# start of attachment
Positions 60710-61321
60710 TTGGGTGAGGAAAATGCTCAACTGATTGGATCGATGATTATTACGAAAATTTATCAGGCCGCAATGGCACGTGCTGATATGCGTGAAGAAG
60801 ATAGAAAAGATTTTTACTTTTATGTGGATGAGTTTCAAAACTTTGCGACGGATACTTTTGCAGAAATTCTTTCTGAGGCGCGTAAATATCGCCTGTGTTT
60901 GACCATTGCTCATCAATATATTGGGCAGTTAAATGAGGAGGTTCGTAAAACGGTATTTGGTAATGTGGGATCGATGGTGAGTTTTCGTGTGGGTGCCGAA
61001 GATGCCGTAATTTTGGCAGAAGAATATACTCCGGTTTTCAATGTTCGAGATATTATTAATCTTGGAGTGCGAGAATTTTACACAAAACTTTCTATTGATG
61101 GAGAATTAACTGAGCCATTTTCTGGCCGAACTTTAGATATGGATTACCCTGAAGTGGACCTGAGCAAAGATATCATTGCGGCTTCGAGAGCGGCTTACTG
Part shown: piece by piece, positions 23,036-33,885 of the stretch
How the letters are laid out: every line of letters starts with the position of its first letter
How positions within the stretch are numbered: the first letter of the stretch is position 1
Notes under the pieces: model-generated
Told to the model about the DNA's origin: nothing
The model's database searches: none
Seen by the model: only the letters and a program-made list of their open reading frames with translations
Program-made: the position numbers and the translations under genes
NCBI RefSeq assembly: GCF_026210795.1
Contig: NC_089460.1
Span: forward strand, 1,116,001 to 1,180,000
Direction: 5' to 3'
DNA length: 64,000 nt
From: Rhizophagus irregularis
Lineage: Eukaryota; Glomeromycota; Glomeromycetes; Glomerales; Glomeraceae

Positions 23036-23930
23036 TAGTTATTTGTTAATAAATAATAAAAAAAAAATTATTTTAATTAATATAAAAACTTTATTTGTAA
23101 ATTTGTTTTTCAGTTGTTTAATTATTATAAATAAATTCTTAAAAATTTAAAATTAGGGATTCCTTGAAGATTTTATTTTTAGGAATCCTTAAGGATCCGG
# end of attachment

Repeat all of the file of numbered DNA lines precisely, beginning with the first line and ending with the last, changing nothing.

Positions 60710-61321
60710 TTGGGTGAGGAAAATGCTCAACTGATTGGATCGATGATTATTACGAAAATTTATCAGGCCGCAATGGCACGTGCTGATATGCGTGAAGAAG
60801 ATAGAAAAGATTTTTACTTTTATGTGGATGAGTTTCAAAACTTTGCGACGGATACTTTTGCAGAAATTCTTTCTGAGGCGCGTAAATATCGCCTGTGTTT
60901 GACCATTGCTCATCAATATATTGGGCAGTTAAATGAGGAGGTTCGTAAAACGGTATTTGGTAATGTGGGATCGATGGTGAGTTTTCGTGTGGGTGCCGAA
61001 GATGCCGTAATTTTGGCAGAAGAATATACTCCGGTTTTCAATGTTCGAGATATTATTAATCTTGGAGTGCGAGAATTTTACACAAAACTTTCTATTGATG
61101 GAGAATTAACTGAGCCATTTTCTGGCCGAACTTTAGATATGGATTACCCTGAAGTGGACCTGAGCAAAGATATCATTGCGGCTTCGAGAGCGGCTTACTG
Part shown: piece by piece, positions 23,036-33,885 of the stretch
How the letters are laid out: every line of letters starts with the position of its first letter
How positions within the stretch are numbered: the first letter of the stretch is position 1
Notes under the pieces: model-generated
Told to the model about the DNA's origin: nothing
The model's database searches: none
Seen by the model: only the letters and a program-made list of their open reading frames with translations
Program-made: the position numbers and the translations under genes
NCBI RefSeq assembly: GCF_026210795.1
Contig: NC_089460.1
Span: forward strand, 1,116,001 to 1,180,000
Direction: 5' to 3'
DNA length: 64,000 nt
From: Rhizophagus irregularis
Lineage: Eukaryota; Glomeromycota; Glomeromycetes; Glomerales; Glomeraceae

Positions 23036-23930
23036 TAGTTATTTGTTAATAAATAATAAAAAAAAAATTATTTTAATTAATATAAAAACTTTATTTGTAA
23101 ATTTGTTTTTCAGTTGTTTAATTATTATAAATAAATTCTTAAAAATTTAAAATTAGGGATTCCTTGAAGATTTTATTTTTAGGAATCCTTAAGGATCCGG